At first glance, this stone recovered from the site of an ancient hillfort in northern Italy appears to be just a simple disk. But, on closer inspection, its surface is peppered with chisel marks that an archaeologist and an astronomer now believe could be the oldest celestial map ever found.
“About two years ago I was contacted by Federico Bernardini, whom I didn't know, telling me that he needed an astronomer,” said Paolo Molaro, an astronomer with the Italian National Institute for Astrophysics (INAF) based in Trieste, speaking to Media INAF. “[H]e seemed to have identified the constellation of Scorpio in a stone from the Karst.”
At first, Molaro wasn’t convinced, thinking that the constellation would not be visible enough at those latitudes for someone to have carved it. However, further research led to a fresh look at the find.
The Earth doesn’t just turn around its axis – it also wobbles. It’s not really something you’d notice in everyday life, since one full wobble takes nearly 26,000 years to complete, but it does have a minute effect on the positions of the stars we can observe in the sky.
For example, the Sun at the vernal equinox (the first day of spring in the Northern Hemisphere) appears to us as if it is slowly shifting westwards over time. This gradual change is referred to as the precession of the equinoxes. It means that as the 26,000-year cycle progresses, the position of the Sun at the vernal equinox will gradually move through all of the 12 constellations of the zodiac.
Understanding this is vital to understanding what ancient skywatchers may have been able to observe from their vantage point atop the Karst plateau of Trieste.
“Discovering that the precession of the equinoxes raised [Scorpio] by about 10-12 degrees and the impressive coincidence with the constellation, I began to delve deeper into the question... So I identified Orion, the Pleiades and, in the back, Cassiopeia,” said Molaro. “All points present except one.”
The more Bernardini, an archaeologist, and Molaro looked at it, the clearer it became that the markings on the stone were unlikely to have occurred by accident. This is also backed-up by statistical analysis of the 29 marks that were identified, as the two detail in a recent paper: 24 on the front of the stone and five on the back.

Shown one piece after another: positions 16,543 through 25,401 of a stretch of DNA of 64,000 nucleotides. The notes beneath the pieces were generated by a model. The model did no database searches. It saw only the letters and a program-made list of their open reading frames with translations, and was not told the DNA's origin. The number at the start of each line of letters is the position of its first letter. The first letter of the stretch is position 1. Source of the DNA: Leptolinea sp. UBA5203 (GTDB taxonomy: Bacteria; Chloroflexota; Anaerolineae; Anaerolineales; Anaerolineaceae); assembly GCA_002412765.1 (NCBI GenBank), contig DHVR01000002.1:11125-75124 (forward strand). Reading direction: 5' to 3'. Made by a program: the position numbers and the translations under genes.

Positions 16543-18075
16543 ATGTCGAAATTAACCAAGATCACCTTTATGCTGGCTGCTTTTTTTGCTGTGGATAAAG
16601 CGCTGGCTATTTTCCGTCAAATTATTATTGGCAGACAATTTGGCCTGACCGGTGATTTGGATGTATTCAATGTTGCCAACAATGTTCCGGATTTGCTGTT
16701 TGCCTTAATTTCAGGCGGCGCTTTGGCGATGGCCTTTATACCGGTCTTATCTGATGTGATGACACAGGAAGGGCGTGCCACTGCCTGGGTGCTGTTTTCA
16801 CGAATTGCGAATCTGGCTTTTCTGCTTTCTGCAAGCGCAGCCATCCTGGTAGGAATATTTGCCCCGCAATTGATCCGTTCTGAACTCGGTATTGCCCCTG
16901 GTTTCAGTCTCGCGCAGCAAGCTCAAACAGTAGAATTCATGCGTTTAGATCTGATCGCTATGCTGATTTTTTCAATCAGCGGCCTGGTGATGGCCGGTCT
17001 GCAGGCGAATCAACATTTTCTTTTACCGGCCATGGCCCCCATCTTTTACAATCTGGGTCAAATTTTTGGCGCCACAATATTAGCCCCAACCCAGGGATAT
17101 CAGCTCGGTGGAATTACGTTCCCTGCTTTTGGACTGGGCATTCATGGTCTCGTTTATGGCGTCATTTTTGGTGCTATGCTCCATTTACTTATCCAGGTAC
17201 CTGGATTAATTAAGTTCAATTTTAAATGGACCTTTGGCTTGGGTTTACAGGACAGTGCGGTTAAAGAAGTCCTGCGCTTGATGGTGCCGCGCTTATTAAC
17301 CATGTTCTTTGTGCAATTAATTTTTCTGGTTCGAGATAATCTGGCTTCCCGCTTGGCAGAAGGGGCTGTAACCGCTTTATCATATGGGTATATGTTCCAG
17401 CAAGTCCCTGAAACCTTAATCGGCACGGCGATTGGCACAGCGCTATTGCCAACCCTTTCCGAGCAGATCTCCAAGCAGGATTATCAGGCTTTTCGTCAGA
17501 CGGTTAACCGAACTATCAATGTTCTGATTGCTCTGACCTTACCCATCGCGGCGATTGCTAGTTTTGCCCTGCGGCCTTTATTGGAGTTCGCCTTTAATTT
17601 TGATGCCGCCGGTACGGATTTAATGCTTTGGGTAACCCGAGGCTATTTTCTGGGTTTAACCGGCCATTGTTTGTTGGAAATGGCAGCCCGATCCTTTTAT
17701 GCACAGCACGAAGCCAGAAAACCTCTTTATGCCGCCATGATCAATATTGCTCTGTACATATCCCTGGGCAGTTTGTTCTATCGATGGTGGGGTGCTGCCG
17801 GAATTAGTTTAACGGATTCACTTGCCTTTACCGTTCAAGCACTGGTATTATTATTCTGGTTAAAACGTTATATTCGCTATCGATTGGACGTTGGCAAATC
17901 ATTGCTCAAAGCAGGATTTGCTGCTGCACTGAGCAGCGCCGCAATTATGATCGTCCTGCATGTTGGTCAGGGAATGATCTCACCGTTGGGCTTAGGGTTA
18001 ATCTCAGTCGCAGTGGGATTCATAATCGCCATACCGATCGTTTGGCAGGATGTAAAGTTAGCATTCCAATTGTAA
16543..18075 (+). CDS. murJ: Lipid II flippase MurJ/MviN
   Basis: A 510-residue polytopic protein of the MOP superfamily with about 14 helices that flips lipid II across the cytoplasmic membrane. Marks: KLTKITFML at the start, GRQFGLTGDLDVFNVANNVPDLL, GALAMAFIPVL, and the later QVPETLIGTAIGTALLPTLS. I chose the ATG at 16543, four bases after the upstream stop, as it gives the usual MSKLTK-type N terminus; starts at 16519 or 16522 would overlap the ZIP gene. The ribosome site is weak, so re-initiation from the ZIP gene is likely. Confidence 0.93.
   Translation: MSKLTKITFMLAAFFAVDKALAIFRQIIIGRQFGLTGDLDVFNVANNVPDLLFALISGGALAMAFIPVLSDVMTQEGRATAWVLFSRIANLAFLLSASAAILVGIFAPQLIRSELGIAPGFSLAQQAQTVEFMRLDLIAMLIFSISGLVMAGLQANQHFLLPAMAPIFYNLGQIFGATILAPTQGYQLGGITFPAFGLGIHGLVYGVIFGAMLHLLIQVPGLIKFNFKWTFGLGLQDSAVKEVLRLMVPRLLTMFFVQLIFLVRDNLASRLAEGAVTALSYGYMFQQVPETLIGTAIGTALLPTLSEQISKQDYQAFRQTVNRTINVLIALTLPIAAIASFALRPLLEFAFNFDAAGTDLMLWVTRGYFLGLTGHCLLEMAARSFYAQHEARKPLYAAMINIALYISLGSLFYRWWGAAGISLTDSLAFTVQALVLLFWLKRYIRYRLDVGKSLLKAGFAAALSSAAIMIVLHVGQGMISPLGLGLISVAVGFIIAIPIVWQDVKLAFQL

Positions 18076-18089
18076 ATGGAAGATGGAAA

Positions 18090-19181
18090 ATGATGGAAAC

Nine of the marks match the tail of the constellation Scorpio; five can be superimposed onto Orion’s belt, Rigel and Betelgeuse; five more may represent Cassiopeia; and nine appear to approximately match the Pleiades. Only one of the marks was unidentifiable, which the authors suggest could have been made to represent a transient celestial phenomenon, like a supernova.
Given that all of these constellations would have had to have been visible from this location when the engravings were made, Molaro calculated that the stone must date back at least 2,400 years.
The stone was found with another very similar to it, around 50 centimeters (20 inches) in diameter and 30 centimeters (12 inches) thick. The second stone is uncarved, and the researchers speculate that it could be a representation of the Sun.
There’s no doubt that there are still many questions remaining about the finds, and little is known about the ancient inhabitants of the Castelliere di Rupinpiccolo where they were discovered. Could the chisel-marked stone really be the oldest star map ever found?
The current oldest known map is thought to be a palimpsest attributed to Greek astronomer Hipparchus, whose famed Star Catalog has been sought by historians for centuries. A more rudimentary representation, the Nebra sky disk, dates back even further.
If the dating of the Trieste disk is verified, then it could indeed predate the work of Hipparchus, thus making it the oldest known true celestial “map” and demonstrating, as the authors put it, “evidence of unexpected astronomical curiosity in protohistoric Europe.”
We will just have to wait and see if that comes to pass.
The study is published in the journal Astronomische Nachrichten.